That Missile Fired at Saudi Arabia Didn't Belong to Yemen


Last Saturday, the Patriot missile battery defending Riyadh’s interational airport shot down an inbound missile. Initial reports claimed that it was a Soviet era SCUD-B, called the Burkhan 2H by Yemeni forces. Now, after investigation, that story has changed:


Iran manufactured the ballistic missile fired by Yemen’s Shiite rebels toward the Saudi capital and remnants of it bore “Iranian markings,” the top U.S. Air Force official in the Mideast said Friday, backing the kingdom’s earlier allegations.

The comments by Lt. Gen. Jeffrey L. Harrigian, who oversees the Air Force’s Central Command in Qatar, further internationalizes the yearslong conflict in Yemen — the Arab world’s poorest country.

Saudi Arabia long has accused Iran of giving weapons to the Shiite rebels known as Houthis and their allies, though Tehran has just as long denied supplying them.

“There have been Iranian markings on those missiles,” Harrigian told journalists at a news conference in Dubai ahead of the Dubai Air Show. “To me, that connects the dots to Iran.”

Iranian apologists (and I’m kicking myself in the ass for not saving the tweets Saturday night) claim there is no possible way that Iran could be supplying Yemen with ballistic missiles but the smuggling route from Iran to Yemen has been covered in detail in the open media:

In March, regional and Western sources told Reuters that Iran was shipping weapons and military advisers to the Houthis either directly to Yemen or via Somalia. This route however risked contact with international naval vessels on patrol in the Gulf of Oman and the Arabian Sea.

For the last six months the Islamic Revolutionary Guards Corps (IRGC) has begun using waters further up the Gulf between Kuwait and Iran as it looks for new ways to beat an embargo on arms shipments to fellow Shi‘ites in the Houthi movement, Western and Iranian sources say.

Using this new route, Iranian ships transfer equipment to smaller vessels at the top of the Gulf, where they face less scrutiny. The transhipments take place in Kuwaiti waters and in nearby international shipping lanes, the sources said.

“Parts of missiles, launchers and drugs are smuggled into Yemen via Kuwaiti waters,” said a senior Iranian official. “The route sometimes is used for transferring cash as well.”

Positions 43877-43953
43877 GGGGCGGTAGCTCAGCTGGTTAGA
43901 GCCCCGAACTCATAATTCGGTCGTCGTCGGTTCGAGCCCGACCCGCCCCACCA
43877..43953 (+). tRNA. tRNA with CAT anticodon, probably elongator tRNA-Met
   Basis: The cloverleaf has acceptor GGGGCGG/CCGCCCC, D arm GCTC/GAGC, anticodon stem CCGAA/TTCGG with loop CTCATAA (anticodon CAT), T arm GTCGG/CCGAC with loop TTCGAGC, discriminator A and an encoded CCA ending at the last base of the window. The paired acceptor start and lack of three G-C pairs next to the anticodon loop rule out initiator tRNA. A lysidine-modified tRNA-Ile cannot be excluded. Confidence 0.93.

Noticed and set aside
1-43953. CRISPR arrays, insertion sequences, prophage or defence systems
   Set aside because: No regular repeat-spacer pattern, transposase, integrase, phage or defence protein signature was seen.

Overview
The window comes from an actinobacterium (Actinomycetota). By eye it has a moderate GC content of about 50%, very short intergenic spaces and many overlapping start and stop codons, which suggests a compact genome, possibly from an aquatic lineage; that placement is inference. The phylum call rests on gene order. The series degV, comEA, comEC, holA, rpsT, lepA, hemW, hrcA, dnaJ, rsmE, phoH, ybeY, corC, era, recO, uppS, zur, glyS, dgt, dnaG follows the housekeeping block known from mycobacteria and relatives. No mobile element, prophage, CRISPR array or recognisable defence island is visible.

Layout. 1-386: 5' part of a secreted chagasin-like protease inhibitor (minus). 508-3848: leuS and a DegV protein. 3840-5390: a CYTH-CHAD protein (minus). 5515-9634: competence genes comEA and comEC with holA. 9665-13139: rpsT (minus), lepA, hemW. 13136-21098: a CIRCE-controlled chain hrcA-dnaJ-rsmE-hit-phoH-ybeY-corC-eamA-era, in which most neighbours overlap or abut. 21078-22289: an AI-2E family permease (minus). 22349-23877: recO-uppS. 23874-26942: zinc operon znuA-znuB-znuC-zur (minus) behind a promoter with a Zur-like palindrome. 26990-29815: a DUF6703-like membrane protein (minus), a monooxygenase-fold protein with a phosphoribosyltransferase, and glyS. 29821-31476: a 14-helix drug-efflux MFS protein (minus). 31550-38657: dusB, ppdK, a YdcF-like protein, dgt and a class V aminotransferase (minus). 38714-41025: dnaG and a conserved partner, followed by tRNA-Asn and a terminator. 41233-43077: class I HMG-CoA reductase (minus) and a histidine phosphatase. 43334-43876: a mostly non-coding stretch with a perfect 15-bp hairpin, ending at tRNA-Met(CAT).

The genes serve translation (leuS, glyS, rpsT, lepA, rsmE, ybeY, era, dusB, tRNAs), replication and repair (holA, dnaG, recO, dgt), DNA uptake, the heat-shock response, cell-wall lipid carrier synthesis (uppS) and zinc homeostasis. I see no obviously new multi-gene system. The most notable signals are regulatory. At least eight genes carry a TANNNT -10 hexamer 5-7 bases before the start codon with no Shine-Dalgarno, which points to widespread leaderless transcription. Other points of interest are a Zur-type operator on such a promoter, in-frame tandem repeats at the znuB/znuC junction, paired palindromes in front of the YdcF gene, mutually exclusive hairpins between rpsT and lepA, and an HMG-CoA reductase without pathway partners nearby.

This, by the way, is the second missile launched into Saudi Arabia that was claimed to have been Iranian, that earlier launch took place in July. What makes this different is that USCENTCOM has said it agrees.

What makes this all “interesting” is that Saudi Arabia said this missile attack was an “act of war” by Iran (gee, a missile attack on the capital city an act of war?). Saudi Arabia has ordered its citizens to leave the Iranian satrapy of Lebanon (someone remind me again why we are arming the Lebanese army?). And all of it is taking place in the context of Crown Prince Mohammed al Salman moving to consolidate his power in anticipation of becoming the next king of Saudi Arabia, al Salman is a vocal anti-Iran hawk–and he was rumored to have secretly visited Israel in September. And it is taking place in the context of a United States that is finally seeing Iran, clearly, as an enemy state and the president, in his visit to Saudi Arabia, encouraged Saudi Arabia and the Gulf States and Israel to make common cause against Iran.

Though I’m reticent to quote anything emanating from any of the various NBC outlets, this piece struck me as being fairly accurate:

Crucial news keeps flying out of Saudi Arabia at a frantic pace, but here’s the bottom line: The Saudis are marching ever closer towards a wider regional war. And the U.S. may have helped send them down that path.

But Saudi-Iranian hatred has been even more intense during this same period. They remain the two leading combatants in the centuries-old Sunni-Shia civil war for Islamic supremacy. Iran is the more powerful military player while Saudi Arabia has more cash and control of the Islamic holy sites of Mecca and Medina.

Enter the last two American presidential administrations. First, the Obama team seemed to be giving Iran a major leg up by promoting the nuclear deal with Tehran and — just as importantly — working to end many economic sanctions and release up to $150 billion in frozen assets back to the mullahs.

Next, the Trump administration comes in vowing to either nix or radically modify that nuclear deal and bashing Iran in a way no other president ever has. More aggressive anti-Iranian hawks like bin Salman may have seen Donald Trump’s election as an excuse to win the day over more dovish princes and ministers. And the White House seemingly gave Saudi Arabia a green light.

Whether the U.S. initiated this or the Saudis took advantage of a new administration, it’s not clear where it goes next. Some kind of peace deal or cooperation agreement between the Saudis and the Iranians does not seem very likely. Remember, their dispute goes beyond and long predates America’s involvement or seeming favoritism to either side.

But if full blown war breaks out directly between the two countries, it’s hard to see the U.S. being able to sit it out without at least some form increased weapons support and other aid. Then it will be up to Iran’s possible allies, like Russia and China to make the next move.


I think the Russia/China bit is gratuitous fearmongering but the rest I basically agree with. The odds of Saudi Arabia and Iran engaging in conflict are very high and it will only get more dangerous in the near future.


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